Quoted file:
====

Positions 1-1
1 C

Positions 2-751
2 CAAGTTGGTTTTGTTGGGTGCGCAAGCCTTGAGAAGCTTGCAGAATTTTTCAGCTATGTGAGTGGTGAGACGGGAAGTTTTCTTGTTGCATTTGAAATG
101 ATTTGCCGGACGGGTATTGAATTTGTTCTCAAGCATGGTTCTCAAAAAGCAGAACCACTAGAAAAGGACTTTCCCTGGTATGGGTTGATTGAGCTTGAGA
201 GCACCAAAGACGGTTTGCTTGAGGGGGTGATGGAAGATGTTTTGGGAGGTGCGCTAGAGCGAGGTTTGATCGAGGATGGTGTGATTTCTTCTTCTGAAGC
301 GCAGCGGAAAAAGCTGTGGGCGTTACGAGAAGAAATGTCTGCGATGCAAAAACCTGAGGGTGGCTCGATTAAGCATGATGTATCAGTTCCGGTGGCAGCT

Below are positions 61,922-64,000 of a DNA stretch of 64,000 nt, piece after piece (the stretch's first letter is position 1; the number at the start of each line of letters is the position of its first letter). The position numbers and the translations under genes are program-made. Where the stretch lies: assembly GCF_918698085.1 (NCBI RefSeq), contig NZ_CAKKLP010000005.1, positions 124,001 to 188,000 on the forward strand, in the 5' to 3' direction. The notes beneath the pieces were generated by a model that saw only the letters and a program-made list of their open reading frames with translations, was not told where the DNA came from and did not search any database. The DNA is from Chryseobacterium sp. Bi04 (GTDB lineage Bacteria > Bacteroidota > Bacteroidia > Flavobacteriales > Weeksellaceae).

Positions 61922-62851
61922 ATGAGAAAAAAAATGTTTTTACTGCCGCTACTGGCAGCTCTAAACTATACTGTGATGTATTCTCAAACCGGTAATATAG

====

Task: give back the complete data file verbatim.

Positions 1-1
1 C

Positions 2-751
2 CAAGTTGGTTTTGTTGGGTGCGCAAGCCTTGAGAAGCTTGCAGAATTTTTCAGCTATGTGAGTGGTGAGACGGGAAGTTTTCTTGTTGCATTTGAAATG
101 ATTTGCCGGACGGGTATTGAATTTGTTCTCAAGCATGGTTCTCAAAAAGCAGAACCACTAGAAAAGGACTTTCCCTGGTATGGGTTGATTGAGCTTGAGA
201 GCACCAAAGACGGTTTGCTTGAGGGGGTGATGGAAGATGTTTTGGGAGGTGCGCTAGAGCGAGGTTTGATCGAGGATGGTGTGATTTCTTCTTCTGAAGC
301 GCAGCGGAAAAAGCTGTGGGCGTTACGAGAAGAAATGTCTGCGATGCAAAAACCTGAGGGTGGCTCGATTAAGCATGATGTATCAGTTCCGGTGGCAGCT

Below are positions 61,922-64,000 of a DNA stretch of 64,000 nt, piece after piece (the stretch's first letter is position 1; the number at the start of each line of letters is the position of its first letter). The position numbers and the translations under genes are program-made. Where the stretch lies: assembly GCF_918698085.1 (NCBI RefSeq), contig NZ_CAKKLP010000005.1, positions 124,001 to 188,000 on the forward strand, in the 5' to 3' direction. The notes beneath the pieces were generated by a model that saw only the letters and a program-made list of their open reading frames with translations, was not told where the DNA came from and did not search any database. The DNA is from Chryseobacterium sp. Bi04 (GTDB lineage Bacteria > Bacteroidota > Bacteroidia > Flavobacteriales > Weeksellaceae).

Positions 61922-62851
61922 ATGAGAAAAAAAATGTTTTTACTGCCGCTACTGGCAGCTCTAAACTATACTGTGATGTATTCTCAAACCGGTAATATAG